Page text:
Central West Health & Rehabilitation
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Workers Comp Cost Containment Starts With Post-Injury Investigation Apr 27th, 2014
Employers often think they have completed their investigation of the new workers’ compensation claim when they have finished filling out the WorkCover WA Claim Lodgement Form (CLF) and First Medical Certificate; The information on the CLF is a good start on investigating a new injury claim, but it is not the only information that needs to be developed when investigating an injury claim.

Much of the information on the CLF – employee name, address, date of birth, social security number, and home phone number – can be taken right off the employee’s personnel file; Other information to complete the CLF– date and time of the accident, location of the accident, what happen, etc., can be obtained from the injured employee’s supervisor or department manager. Often the CLF is completed without the injury management co-ordinator for the employer ever talking to the injured employee. This is a major mistake.

Post-Injury Interview Should Be Thorough

The injury managment co-ordinator should interview the injured employee, in person if possible or by phone if an in person interview is not possible, to discuss the accident. The interview should include several important questions or topics:

  1. Exactly where in the workplace did the accident occur?

  2. Was the employee doing his/her regular job?

  3. How did the accident occur?

  4. Was a third party responsible for the injury? (Think Cost Recovery).

  5. Repeat the details of the accident to the employee to verify your understanding of the accident is correct.

  6. Confirm the accident occurred within the course and scope of employment.

  7. Ask the employee what the employer can do to prevent the accident from happening again.

  8. Obtain the names of all coworkers who witnessed the accident.

  9. Ask the employee to provide a detailed description of all injuries, including symptoms and level of pain.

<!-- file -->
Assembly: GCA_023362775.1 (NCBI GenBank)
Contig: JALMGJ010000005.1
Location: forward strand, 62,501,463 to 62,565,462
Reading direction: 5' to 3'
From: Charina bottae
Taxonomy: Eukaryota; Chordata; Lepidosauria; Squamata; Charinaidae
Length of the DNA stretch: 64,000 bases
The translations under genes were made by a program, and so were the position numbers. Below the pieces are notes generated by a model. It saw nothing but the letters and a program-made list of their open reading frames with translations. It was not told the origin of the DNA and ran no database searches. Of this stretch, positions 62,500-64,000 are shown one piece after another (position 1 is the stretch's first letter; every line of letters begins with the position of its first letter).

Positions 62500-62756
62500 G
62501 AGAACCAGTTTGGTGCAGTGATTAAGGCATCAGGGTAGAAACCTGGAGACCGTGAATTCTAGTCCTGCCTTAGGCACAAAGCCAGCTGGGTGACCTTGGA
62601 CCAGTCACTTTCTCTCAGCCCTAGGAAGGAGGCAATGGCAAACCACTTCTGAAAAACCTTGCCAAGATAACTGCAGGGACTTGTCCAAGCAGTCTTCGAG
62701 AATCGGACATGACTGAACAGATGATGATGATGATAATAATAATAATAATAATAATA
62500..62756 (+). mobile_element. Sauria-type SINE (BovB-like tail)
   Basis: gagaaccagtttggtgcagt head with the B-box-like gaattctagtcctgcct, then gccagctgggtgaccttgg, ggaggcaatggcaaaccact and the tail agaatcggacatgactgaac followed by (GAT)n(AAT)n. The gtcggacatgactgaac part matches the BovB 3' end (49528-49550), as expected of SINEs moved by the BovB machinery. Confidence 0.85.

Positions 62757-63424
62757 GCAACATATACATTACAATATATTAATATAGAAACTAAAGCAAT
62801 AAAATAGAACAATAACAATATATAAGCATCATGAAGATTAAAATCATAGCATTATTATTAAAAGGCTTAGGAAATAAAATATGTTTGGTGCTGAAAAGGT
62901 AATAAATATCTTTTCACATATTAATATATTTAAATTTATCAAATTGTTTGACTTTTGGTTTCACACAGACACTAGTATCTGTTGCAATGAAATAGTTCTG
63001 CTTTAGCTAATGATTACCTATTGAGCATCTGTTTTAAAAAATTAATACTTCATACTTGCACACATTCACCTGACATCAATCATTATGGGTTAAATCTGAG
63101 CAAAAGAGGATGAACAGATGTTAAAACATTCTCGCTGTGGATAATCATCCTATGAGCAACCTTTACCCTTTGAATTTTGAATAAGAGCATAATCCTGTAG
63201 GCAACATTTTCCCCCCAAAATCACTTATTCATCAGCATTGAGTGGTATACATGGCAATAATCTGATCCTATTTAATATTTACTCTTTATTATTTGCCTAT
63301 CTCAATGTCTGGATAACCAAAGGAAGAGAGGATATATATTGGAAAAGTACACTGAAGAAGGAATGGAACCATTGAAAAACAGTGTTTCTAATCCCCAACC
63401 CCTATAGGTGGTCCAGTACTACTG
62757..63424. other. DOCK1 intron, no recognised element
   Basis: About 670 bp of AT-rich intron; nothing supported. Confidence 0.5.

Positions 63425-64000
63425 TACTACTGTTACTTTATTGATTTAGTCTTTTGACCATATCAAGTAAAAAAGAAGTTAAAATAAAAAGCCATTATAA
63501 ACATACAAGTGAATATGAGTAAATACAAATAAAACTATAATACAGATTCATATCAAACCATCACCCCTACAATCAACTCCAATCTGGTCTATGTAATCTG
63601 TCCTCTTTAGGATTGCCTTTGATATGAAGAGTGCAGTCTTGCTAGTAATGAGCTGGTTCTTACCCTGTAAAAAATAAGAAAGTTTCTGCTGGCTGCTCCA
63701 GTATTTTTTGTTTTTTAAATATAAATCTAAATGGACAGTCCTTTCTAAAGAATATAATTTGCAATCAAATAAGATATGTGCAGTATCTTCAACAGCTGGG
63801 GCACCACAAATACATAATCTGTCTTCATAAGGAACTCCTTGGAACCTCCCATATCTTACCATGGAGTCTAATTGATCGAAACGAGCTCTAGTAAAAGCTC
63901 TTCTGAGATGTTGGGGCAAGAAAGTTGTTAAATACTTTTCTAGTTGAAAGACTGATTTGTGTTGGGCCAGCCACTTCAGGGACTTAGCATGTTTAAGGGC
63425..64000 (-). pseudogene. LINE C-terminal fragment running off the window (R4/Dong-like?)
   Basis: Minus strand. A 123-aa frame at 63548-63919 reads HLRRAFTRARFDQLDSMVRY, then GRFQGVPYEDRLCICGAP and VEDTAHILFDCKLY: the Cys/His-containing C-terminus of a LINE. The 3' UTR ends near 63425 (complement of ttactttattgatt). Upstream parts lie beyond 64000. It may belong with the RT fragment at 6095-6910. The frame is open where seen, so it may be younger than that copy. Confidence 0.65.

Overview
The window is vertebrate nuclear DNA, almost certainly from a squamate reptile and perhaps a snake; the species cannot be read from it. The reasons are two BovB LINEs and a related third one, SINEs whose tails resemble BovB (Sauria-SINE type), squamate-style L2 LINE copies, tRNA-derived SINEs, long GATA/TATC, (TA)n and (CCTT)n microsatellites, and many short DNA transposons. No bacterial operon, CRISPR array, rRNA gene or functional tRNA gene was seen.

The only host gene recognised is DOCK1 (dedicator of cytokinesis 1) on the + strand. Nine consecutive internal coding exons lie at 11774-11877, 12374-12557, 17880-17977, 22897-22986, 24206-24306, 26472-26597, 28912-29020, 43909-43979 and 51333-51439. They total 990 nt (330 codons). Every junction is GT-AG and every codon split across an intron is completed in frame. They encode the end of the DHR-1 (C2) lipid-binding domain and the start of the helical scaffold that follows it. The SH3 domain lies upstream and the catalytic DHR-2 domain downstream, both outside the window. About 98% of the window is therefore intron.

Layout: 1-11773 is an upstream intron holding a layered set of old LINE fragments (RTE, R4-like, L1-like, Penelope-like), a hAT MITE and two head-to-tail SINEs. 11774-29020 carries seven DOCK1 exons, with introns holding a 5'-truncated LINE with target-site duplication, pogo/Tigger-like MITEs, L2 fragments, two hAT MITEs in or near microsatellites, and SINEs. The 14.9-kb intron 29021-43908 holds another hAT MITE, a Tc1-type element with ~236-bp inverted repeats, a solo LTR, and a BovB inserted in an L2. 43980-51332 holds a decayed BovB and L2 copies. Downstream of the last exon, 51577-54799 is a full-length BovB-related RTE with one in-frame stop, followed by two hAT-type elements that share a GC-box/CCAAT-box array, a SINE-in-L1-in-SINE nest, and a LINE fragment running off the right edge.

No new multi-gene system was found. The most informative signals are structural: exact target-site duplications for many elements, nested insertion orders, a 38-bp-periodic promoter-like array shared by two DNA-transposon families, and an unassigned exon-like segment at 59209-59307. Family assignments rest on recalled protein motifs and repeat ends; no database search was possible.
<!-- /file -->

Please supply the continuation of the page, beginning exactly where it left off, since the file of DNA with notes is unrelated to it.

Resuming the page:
10. Ask the employee what is the medical provider’s diagnosis, prognosis, treatment plan and work restrictions. (Think Return to Work)

  11. Confirm the employee treated at the designated medical facility.

  12. If the employee has treated at an unauthorized medical provider, instruct the employee on the correct medical provider for any additional medical treatment.

  13. If the employee has the right to select his/her own medical provider, obtain the name of the medical provider along with the address and phone number.

  14. Ask the employee if they have ever had a prior injury. (This includes both work-related injuries and non-work related injuries). Later, after your discussion with the employee, compare their answers to their job application to see if their “new work injury” is a pre-existing medical problem.

  15. If the employee does disclose a prior work-related injury(s), obtain the name of the employer(s) and the date(s) of the prior injury(s).

  16. Discuss with the injured employee what work the employee is still capable of doing within the work restrictions set by the medical provider. (Think Suiitable Duties)

  17. Review with the employee what the medical management program will do to assist in their recovery.

  18. Reinforce the need for the employee to contact you following each doctor’s visit for the purpose of providing you with an update on the medical recovery and the work restrictions.

Good Information Creates Improved Work Comp Claim Outcomes

While this might seem like a lot of information to collect if the employee should be off work only for a few days or a few weeks, it is essential you do so. When the employer does not have a complete investigation and complete understanding of the medical care and progress, there is a much higher probability the injured employee will exploit the injury and being off work a few months or years rather than days or weeks.

Also, your investigation into the claim can often be essential in the prevention, or at least limitation, of medical treatment and lost work days due to pre-existing medical conditions. Plus, when employees know that the employer thoroughly investigates every injury claim, the incidents of fraudulent claims is greatly diminished.